The Kigali Memorial Centre, Rwanda

The Kigali Memorial Centre

After a few more days of driving through Uganda, we finally crossed the border into Rwanda on June 27th. Rwanda has been a country that we’ve been looking forward to visiting for a very long time now, primarily because we’d booked our permits to go trekking with the mountain gorillas months before we even left Ottawa last July. With each passing day, Rwanda and our gorilla encounter was getting nearer and nearer, and it was foremost in my mind — so much so that the country’s very dark and recent past was not in my thoughts as we crossed the border. It was surprisingly easy to forget that we were heading into a country where over a million people died in the 1994 genocide. On our way to the gorillas we made a stop in Kigali for a half day visit to the Kigali Memorial Centre, dedicated to this genocide in Rwanda and the memory of the victims, both past and present. I have to admit that I had a certain na√Øvety about the specifics of Rwanda’s genocide before visiting the centre, but I left three hours later profoundly affected, and deeply saddened.

I won’t endeavor to recount the entire history and circumstance surrounding the genocide, as I’m sure there are more complete and accurate accounts all over the web. Rather, I’d like to talk about the centre itself, in Kigali, because I think that it is playing an important role in educating people about the causes, effects, conditions, and atrocities of genocide, both in Rwanda specifically and where it’s occurred elsewhere in the world. The centre is broken into three distinct sections, each of which addresses a different facet. The outdoor spaces contain gardens and mass graves, and are dedicated to the memory of the victims of the genocide, and to reflection on the passage of time leading towards and away from the events of 1994. The lower level of the centre is a directional path that takes the visitor through the timeline of the genocide proper, including a brief history of Rwanda during its colonial period and subsequent independence, details of the events that contributed to the planning and execution, and a no-holds-barred exposition of the horrible cold-bloodedness of the killings themselves. The upper level is split, with half being dedicated to a brief examination of several other significant examples of genocide throughout other parts of the world, and the other half focussing on the generation of children that were lost to the killings.

Equipped with the audio-guide, we started in the gardens and worked our way through the three areas in sequence. The gardens are nice enough, but the mass graves are the most striking yet subtle aspect of the grounds. They are very simple long, flat stretches of raised paving, unmarked, and if you weren’t told what they were you would probably never guess just to see them. They are so abstract that they had only a minor impact on us as we walked past them the first time. In fact, it wasn’t until we exited the centre two-and-a-half hours later that the full impact of their presence landed on us…but I’m getting ahead of myself.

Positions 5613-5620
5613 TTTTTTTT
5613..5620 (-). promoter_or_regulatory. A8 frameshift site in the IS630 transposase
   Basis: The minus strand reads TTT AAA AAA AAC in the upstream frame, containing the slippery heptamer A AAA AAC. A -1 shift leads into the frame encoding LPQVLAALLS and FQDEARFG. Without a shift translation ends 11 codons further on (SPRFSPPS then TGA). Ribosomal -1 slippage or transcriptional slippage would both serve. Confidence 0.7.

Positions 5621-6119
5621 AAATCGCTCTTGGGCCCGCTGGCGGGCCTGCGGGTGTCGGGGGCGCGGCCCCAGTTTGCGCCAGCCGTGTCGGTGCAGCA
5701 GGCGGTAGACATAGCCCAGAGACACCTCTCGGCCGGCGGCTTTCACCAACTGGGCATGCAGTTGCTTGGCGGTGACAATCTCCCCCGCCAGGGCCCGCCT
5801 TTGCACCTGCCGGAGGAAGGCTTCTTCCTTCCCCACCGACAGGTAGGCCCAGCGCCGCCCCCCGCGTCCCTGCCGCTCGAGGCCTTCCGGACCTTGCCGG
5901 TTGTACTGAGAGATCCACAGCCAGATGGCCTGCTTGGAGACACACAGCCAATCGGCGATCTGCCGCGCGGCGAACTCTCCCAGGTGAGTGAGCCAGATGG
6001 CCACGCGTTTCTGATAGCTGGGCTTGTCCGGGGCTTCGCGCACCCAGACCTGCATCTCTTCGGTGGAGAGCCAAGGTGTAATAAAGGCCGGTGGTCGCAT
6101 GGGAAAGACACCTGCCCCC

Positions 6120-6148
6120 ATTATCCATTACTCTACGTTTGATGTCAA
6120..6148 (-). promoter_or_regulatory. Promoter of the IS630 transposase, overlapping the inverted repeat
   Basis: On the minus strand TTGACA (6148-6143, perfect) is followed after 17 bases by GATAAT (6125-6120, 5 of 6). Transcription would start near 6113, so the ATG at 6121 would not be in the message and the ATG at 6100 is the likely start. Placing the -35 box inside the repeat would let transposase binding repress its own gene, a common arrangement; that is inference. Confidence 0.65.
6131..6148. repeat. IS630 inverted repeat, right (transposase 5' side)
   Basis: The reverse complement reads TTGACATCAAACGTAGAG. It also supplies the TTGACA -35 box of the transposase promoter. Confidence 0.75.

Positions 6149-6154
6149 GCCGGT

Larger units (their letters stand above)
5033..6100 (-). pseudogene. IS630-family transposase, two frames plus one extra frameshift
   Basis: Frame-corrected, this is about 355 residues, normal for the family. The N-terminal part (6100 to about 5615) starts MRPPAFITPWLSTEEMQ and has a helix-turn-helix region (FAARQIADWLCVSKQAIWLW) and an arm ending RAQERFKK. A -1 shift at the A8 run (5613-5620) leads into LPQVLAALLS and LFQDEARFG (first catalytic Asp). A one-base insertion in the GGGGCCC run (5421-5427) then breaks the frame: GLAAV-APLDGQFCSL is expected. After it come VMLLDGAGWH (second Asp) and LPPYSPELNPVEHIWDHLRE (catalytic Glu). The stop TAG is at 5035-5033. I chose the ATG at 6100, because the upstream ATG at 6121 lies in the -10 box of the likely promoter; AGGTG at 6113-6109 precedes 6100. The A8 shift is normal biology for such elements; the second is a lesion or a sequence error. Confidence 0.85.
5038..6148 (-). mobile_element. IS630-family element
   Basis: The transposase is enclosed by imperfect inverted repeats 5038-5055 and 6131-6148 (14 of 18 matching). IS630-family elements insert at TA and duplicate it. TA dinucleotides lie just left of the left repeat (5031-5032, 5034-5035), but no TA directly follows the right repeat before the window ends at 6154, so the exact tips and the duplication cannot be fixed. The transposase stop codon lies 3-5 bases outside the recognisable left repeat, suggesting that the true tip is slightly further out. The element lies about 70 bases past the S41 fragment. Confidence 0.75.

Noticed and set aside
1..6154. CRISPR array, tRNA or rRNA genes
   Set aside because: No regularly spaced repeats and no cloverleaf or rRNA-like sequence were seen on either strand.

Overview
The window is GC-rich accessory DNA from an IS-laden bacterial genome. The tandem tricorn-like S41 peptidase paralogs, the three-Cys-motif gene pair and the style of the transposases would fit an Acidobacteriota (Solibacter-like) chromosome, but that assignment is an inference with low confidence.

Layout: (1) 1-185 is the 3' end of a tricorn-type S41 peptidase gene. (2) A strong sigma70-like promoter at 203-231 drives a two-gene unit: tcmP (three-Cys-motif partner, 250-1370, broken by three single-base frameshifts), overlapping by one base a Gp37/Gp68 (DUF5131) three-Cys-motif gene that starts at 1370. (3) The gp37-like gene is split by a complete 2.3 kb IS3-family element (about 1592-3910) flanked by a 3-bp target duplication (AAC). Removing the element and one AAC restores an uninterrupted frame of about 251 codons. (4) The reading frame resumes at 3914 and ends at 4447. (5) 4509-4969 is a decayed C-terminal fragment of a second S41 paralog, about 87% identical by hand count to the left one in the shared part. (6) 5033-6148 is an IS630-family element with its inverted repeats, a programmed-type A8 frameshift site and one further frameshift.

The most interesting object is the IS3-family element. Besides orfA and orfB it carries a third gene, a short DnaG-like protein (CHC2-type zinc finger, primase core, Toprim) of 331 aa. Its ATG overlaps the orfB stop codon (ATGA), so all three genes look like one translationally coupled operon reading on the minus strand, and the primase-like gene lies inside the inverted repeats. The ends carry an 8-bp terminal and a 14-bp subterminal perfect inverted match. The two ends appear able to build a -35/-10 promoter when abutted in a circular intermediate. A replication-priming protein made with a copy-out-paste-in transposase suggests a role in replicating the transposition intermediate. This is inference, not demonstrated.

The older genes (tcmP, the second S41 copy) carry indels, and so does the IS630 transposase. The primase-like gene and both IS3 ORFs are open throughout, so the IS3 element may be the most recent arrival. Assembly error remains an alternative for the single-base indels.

Mass graves at the Memorial Centre

We entered the center and headed down into the belly of the building, taking a path through photographs, exhibits and videos explaining the history of Rwanda, the lead-up to the genocide including the internal circumstances and the shortcomings of the international community, and finally through descriptions of the killings themselves. My feelings progressed through frustration into horror and sadness. The inhuman brutality with which the killings were carried out made me feel physically weak at more than one moment. There was a quote in the exhibition at one point that hit home — it said something to this effect (paraphrased): “to carry out a genocide, you don’t kill one million people. You kill one, and then one more, and then one more…” It was the passionate hatred with which individuals were tortured, humiliated and killed one by one that disturbed me the most. It begs the obvious question: how can people do this to each other?

I was most affected at the end of our visit when I walked through the Children’s Room. This simple collection of rooms displayed photographs of several individual children, mostly aged from 2 months to 10 years, and gave a short summary of their brief lives. Below each portrait was written the child’s name, age, personality (playful, shy, friendly), favourite animal, favourite toy, favourite game (imitating their sister, playing football, running in circles), best friend (brother, neighbour, mother). Lastly was written how they died: hacked with machete, shot, drowned in well, swung against tree…I couldn’t take it, and I cried tears as I passed one after another. These children didn’t even have a chance to grow old enough to choose sides. They were the most innocent victims of the genocide in the truest sense. It challenges one’s faith in humankind when the reality of an event like this sets in.